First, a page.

Quarantine’s Crazy Headlines 

Quarantine’s Crazy Headlines 

Jack Kimball and Danny Todd

2020 has had its fair share of crazy headlines. The seemingly never-ending abyss of news gets weirder and weirder. Here’s a recap of some of the strangest headlines.

On April 27th, the Pentagon attempted to clarify a series of videos that seemed to display “unidentified ariel phenomena.” The first video, which was leaked in 2007, shows a small flying object and neither of the voices in the video can make out what it is. It has since gone viral. The next two videos were leaked later in 2017. The US Defense Department made it clear that these videos were the property of the Navy.

These videos have resurfaced across the internet several times, but they have not received much attention from the US Department of Defense. After a thorough review, they determined the videos did not contain any classified information and they were released to the public.

Although these objects in the videos are deemed as “UAO’s,” or “unidentified ariel phenomena,” it was made clear by a Navy spokesperson that this was a case of term preference, where they had been encouraged to declare these objects as “UAO’s” and not “UFO’s.” So make what you want out of this, but we have learned very little information from the release of these videos.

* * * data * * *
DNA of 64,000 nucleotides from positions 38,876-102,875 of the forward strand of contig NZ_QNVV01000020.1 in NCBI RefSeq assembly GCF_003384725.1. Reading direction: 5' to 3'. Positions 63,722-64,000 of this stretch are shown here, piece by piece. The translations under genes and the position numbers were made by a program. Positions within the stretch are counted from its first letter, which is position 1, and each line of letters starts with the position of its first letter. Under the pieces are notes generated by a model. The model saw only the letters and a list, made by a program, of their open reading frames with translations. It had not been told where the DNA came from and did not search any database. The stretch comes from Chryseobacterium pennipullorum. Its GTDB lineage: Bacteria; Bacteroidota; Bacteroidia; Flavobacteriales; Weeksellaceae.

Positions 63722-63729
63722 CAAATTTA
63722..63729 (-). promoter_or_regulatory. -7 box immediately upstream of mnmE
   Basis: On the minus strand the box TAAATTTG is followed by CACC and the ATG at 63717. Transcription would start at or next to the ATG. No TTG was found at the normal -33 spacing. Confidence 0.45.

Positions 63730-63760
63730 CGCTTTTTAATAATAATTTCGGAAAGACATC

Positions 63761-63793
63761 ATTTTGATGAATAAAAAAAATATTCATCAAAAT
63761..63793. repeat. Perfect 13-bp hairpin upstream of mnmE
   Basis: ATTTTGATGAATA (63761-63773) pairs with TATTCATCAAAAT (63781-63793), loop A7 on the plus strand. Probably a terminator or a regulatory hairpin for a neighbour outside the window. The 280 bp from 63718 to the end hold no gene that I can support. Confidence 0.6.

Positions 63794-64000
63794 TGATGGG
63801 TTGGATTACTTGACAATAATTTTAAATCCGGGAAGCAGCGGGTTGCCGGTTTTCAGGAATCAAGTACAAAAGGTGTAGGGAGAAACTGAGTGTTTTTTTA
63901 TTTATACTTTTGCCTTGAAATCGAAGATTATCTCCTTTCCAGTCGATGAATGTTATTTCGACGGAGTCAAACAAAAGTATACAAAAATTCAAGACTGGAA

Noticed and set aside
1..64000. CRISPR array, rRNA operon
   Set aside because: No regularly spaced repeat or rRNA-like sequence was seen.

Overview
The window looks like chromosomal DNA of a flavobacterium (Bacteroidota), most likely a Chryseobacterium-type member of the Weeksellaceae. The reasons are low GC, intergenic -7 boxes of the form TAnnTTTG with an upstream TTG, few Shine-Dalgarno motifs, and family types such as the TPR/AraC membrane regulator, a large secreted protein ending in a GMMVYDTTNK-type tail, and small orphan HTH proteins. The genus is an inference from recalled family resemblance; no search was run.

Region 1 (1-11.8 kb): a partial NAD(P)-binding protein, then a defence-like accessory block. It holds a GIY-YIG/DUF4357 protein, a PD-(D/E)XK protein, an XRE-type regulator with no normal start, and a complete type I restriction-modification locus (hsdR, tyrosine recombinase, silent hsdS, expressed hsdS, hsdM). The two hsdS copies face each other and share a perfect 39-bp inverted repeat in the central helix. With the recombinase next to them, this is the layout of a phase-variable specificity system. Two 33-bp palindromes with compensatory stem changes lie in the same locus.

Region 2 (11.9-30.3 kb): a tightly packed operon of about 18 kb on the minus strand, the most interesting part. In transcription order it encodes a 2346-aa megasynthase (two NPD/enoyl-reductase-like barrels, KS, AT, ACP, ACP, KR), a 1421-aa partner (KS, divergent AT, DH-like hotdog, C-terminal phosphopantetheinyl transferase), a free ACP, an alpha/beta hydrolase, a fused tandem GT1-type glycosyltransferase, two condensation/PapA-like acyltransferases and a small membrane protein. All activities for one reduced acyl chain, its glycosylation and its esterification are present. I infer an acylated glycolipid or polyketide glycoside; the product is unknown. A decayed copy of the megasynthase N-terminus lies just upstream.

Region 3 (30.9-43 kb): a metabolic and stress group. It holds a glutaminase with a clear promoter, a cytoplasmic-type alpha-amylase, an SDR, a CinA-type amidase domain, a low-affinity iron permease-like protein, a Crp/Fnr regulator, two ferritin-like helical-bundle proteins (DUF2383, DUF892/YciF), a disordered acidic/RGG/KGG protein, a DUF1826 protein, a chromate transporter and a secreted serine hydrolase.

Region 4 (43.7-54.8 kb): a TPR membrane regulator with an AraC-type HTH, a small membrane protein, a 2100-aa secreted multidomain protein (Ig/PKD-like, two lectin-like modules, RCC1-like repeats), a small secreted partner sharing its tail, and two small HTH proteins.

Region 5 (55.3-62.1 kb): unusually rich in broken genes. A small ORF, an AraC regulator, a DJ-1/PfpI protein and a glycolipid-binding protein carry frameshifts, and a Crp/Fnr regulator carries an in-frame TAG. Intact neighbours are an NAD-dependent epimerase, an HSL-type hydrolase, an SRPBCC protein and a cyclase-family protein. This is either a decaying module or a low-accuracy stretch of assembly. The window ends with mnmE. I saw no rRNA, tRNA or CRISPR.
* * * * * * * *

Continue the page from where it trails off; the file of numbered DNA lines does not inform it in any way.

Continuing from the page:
If 2020 couldn’t have gotten any more strange, the “murder hornet” has entered the fire. In 2019, the United State’s first case of the Asian giant hornet was spotted in Washington state. Beekeepers noticed a significant increase in dead bees with their heads ripped off. 

The Vespa Mandarina, better known as the ‘murder hornet’ has struck fear in people across the country. The hornet is more than two inches long and, according to Washington State University experts, is capable of killing a human who is stung multiple times. Experts say they don’t typically attack people and instead target honeybee colonies. Alarms shouldn’t be sounding for the average person, as the ‘murder’ nickname actually comes from their deadly relationship with the honeybees. It is likely that the first hornet arrived in the US via international cargo. 

Beekeepers should be aware of the situation, as this hornet could eventually impact their livelihood. If a beekeeper, or a civilian, spots one, they have been told to alert state agricultural officials. The sting can penetrate clothing, so don’t get too close. 

On the bright side, the world’s oldest man, Bob Weighton, celebrated his 112th birthday in the midst of the pandemic. Weighton lived through the 1918 flu and two world wars. It is a nice reminder that no matter your condition or situation, you have the strength to keep going.

P.S. Make sure to maintain social distance while in the area of a murder hornet.